Everyone feels sad or “blue” at times. It is natural part of life. However, if sadness persists and interferes with everyday life, it may be depression. Sadness associated with normal grief is different from depression. A sad or grieving person can continue self-care, work and leisure activities. A depressed person, on the other hand , suffers from symptoms that interfere with his or her ability to function normally for a prolonged period of time.
Depression affects approximately 15 our of every 100 adults over age 65 in the United States. The disorder affects a much higher percentage of people in hospitals and nursing homes. When someone is already ill, depression can be both more difficult to recognize and more difficult to endure. Depression is not a normal part of growing older. It is a treatable medical illness, much like diabetes or high blood pressure.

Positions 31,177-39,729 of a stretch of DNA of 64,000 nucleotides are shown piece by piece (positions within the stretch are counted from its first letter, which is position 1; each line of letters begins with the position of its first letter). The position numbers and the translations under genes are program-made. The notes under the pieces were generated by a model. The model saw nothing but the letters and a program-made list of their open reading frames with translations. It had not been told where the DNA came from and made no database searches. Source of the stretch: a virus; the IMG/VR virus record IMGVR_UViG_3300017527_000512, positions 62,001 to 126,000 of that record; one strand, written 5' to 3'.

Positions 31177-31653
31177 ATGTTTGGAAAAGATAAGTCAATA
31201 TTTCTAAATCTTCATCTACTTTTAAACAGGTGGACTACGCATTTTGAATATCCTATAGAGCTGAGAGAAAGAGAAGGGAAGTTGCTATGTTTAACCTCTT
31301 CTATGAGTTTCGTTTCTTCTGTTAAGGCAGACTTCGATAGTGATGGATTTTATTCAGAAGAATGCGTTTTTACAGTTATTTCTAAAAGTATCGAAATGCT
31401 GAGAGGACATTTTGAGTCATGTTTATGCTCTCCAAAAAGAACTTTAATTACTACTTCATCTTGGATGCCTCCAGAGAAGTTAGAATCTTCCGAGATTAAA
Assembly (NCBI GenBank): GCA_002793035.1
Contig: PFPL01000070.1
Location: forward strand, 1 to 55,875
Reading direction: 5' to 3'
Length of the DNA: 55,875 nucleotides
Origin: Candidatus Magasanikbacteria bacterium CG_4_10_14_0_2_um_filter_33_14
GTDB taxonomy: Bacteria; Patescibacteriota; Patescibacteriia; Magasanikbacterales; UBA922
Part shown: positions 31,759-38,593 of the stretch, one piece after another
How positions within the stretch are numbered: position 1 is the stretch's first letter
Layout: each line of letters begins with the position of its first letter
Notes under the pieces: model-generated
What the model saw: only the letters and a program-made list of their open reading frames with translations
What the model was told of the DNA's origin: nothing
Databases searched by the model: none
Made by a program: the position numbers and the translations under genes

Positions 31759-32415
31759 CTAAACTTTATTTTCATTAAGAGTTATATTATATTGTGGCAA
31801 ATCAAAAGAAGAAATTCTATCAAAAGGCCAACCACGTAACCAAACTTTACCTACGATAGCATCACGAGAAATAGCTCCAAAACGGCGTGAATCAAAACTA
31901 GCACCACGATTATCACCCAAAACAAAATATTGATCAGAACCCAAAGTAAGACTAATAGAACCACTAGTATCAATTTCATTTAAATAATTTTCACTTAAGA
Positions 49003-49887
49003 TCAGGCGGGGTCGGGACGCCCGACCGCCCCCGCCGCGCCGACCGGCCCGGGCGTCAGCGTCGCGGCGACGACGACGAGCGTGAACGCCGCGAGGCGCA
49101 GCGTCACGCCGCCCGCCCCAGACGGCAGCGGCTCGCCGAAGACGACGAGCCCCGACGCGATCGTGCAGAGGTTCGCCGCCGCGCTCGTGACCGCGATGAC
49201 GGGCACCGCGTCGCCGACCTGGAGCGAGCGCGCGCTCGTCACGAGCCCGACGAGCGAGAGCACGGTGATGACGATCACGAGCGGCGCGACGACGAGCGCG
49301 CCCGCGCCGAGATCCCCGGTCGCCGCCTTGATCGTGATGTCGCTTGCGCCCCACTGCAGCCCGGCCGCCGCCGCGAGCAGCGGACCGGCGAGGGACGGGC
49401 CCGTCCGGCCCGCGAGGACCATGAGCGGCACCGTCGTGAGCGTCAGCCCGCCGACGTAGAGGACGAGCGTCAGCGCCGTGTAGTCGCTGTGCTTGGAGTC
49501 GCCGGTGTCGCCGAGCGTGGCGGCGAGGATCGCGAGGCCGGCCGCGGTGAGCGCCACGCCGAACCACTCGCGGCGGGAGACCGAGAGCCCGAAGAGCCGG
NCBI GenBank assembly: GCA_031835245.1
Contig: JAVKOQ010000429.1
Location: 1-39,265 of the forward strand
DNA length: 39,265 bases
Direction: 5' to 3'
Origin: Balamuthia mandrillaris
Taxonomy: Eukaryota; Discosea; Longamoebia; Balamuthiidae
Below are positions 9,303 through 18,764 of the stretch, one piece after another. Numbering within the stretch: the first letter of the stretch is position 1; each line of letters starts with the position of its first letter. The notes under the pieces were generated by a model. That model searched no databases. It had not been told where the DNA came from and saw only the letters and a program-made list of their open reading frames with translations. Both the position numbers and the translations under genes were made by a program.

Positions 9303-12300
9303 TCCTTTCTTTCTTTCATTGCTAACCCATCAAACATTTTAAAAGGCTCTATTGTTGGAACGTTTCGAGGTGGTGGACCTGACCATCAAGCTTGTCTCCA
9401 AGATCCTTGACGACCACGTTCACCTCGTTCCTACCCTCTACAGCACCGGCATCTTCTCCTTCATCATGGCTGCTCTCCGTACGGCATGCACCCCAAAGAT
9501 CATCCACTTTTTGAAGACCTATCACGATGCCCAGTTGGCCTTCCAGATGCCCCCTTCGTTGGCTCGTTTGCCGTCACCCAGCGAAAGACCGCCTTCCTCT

Recognizing depression in elderly individuals can be challenging. It often is difficult for the depressed elder to describe how he or she is feeling. In addition, the current population of older American came of age at a time when depression was not understood to be a biological disorder and medical illness. Therefore, some elderly fear stigma or worry that their illness will be seen as a character flaw.
Left untreated, depression can worsen symptoms of other illnesses, lead to disability, and result in premature death or suicide. According to the Center for Disease Control and Prevention (CDC), the most common symptoms of late-life depression include:
- Feelings of hopelessness and/or pessimism
- Feelings of guilt, worthlessness and/or helplessness
- Irritability, restlessness
- Loss of interest in activities or hobbies once pleasurable
- Fatigue and decreased energy
- Difficulty concentrating, remembering details and making decisions
- Insomnia, early-morning wakefulness, or excessive sleeping
- Overeating or appetite loss
- Those of suicide, suicide attempts
- Persistent aches or pains, headaches, cramps, or digestive problems that do not get better, even with treatment
You can learn more about all of these issues at the CDC website: